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Training Day

Learning the RIP Ropes and Profiting from Profiles

by Thomas Franklin

Part 2 of a 4-part exclusive online series

One of the ironies of wide format printing is that the mammoth hardware sitting imposingly on the shop floor is but a timid mouse compared to the seemingly monstrous complexities of the box of software sitting on your desk.

"You can spend 90 percent of your time on 10 percent of your job," says Kirk Levis, director of education management, Ocť North America, Inc.

From file receipt, to color management and RIP software, the software side of the printing process is often the most daunting component of a userís workflow. This is why most printer vendors spend a significant bulk of their hands-on training instructing their customers on how to operate their RIP, maximize its capabilities, and how to tackle color management.

Producing high quality digital output is all about control, printer vendors say. The more variables you manage, the better the final print. Of course, itís impossible to control everything which is why itís important to ensure that, "youíre bringing good data to the printer," says Tony Miller, product manager, Technical Services, Roland DGA, Corp. "We have a closed loop system, but we canít control where files come from. The early hiccups usually start there."

Ensuring that files have enough resolution, and that the right colors and proper profiles in the RIP have been selected, is critical to ensuring high quality, color accurate output, Miller adds.

"We find that people do struggle with RIP software and we spend a lot of time on RIP training," says Shamez Asaria, assistant service manager/technical trainer, Gandinnovations Corp. "We approach the course as if people have never seen a RIP before, we cover a lot of basics."

One key, continues Asaria, is understanding how the RIP and your printer work together. "There are some files that some RIPs canít handle, and you need to know whatís going to work and what wonít."

A common mistake is simply choosing the wrong profile for certain media, Levis says. "You want to keep your profile names simple," and double check to be sure youíre using the right one, he adds.

"You have to define your workflow," Levis says. That includes both the physical (the layout of your equipment and how operators move between them) and the virtual (file preparation, preflight, embedding fonts, etc.).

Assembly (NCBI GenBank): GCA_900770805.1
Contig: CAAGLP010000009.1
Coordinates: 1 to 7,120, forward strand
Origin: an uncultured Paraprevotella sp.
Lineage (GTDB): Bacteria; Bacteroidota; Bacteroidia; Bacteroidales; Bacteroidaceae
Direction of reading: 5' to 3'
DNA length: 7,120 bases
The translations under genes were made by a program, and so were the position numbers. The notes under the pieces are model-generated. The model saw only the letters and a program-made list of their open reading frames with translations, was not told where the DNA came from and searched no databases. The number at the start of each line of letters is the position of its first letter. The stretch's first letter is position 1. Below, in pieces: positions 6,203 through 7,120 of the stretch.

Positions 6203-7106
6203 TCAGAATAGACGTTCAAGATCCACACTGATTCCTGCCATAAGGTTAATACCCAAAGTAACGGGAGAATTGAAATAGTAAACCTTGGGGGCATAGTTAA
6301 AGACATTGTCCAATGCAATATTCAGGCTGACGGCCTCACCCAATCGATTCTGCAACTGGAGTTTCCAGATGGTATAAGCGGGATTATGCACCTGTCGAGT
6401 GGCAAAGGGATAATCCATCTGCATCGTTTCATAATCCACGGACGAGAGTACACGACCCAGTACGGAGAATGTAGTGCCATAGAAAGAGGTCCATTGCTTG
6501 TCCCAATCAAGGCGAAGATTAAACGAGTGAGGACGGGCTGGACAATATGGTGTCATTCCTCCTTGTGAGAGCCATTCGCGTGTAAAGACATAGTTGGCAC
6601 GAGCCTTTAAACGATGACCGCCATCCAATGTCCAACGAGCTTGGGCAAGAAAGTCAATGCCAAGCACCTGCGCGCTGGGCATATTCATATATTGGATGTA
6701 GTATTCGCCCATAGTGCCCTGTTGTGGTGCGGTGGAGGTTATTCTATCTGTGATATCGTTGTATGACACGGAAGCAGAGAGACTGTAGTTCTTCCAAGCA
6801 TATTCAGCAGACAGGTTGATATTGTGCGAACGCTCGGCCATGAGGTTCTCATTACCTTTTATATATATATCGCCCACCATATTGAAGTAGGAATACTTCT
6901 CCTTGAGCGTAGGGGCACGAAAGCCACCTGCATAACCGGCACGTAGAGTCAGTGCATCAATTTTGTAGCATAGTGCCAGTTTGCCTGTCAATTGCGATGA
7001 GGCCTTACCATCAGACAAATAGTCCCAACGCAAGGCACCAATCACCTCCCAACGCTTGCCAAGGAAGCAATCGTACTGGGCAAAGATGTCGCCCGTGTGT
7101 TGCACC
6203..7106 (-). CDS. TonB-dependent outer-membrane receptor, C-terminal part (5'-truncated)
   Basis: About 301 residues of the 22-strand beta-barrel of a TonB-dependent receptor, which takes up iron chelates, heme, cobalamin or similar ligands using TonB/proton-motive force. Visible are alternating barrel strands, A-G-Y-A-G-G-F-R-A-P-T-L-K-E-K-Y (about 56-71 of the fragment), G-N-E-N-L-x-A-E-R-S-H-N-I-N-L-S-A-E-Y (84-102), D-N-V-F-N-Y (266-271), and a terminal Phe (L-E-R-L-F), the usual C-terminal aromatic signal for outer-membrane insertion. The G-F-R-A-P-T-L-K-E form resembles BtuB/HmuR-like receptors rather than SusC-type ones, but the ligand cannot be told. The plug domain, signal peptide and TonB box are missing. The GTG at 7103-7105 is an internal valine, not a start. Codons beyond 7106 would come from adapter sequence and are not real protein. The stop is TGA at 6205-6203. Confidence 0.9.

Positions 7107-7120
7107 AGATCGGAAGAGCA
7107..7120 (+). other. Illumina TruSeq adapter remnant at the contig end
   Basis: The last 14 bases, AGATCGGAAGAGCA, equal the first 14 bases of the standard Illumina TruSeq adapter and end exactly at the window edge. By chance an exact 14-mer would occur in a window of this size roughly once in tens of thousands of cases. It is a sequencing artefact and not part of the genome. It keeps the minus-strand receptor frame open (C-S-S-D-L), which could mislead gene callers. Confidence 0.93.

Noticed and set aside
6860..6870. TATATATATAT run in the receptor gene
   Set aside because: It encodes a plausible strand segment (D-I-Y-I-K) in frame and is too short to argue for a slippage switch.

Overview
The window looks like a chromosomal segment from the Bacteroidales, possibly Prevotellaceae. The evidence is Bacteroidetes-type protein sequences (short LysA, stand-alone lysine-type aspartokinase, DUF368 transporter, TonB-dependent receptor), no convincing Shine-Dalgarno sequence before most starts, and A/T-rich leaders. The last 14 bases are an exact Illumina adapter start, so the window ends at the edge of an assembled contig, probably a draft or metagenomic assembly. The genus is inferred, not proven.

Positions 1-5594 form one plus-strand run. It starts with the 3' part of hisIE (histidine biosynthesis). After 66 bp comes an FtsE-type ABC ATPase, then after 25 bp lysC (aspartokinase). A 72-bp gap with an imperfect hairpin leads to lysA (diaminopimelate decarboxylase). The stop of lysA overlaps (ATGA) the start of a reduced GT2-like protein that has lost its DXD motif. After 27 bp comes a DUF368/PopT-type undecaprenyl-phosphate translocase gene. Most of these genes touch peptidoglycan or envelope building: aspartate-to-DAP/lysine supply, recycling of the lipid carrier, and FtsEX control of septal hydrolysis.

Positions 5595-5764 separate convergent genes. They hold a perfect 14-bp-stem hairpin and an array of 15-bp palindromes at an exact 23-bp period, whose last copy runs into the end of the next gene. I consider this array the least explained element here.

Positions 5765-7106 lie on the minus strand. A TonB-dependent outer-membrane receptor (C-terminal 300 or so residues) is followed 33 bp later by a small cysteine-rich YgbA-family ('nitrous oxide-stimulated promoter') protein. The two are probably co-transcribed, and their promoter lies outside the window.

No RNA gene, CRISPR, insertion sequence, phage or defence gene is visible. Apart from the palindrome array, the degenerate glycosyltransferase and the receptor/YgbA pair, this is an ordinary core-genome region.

"Weíve found that 150dpi is enough resolution, you donít need to make it that much higher," Levis notes. "For most customers, a canned profile is fine, you donít want to tweak what youíve been given."

Kodak offers basic RIP training for users of its Encad wide format printers, "teaching what impacts what," says Rod Eslinger, product application engineer/technical trainer, Graphics Communications Group, Kodak. A second tier of training will bring a Kodak agent to your door for more thorough RIP training, working closely with the end-user to solidify their workflow, Eslinger says.

Many users underestimate the capabilities of their RIP, says Frank Tueckmantel, director, VUTEk Training, Education, and Events Services, EFI, Inc. "They donít get enough productivity out of it or they donít get enough color," he says.

Most printer vendors offer basic RIP training when the printer is installed but they note that many customers need more in depth training Ė particularly those for whom high quality and color accuracy are critical components of their business. Some vendors, like Roland or EFI, offer their own RIP products and as such can provide training directly. Others, like HP or L&P Digital Technologies, Inc. will offer enough guidance to get users off the ground. For more in depth instruction, they recommend that their customers contact the RIP maker directly as software vendors frequently hold courses and seminars on their products.

"We offer RIP training, but we donít consider ourselves specialists," says Richard Codos, executive director, North American Development for L&P Digital Technologies.

Look for a full feature article on Wide Format Training in the December issue of Digital Output.

Click here to read Part 1 of this exclusive online series, Back to School

Nov2006, Digital Output

 

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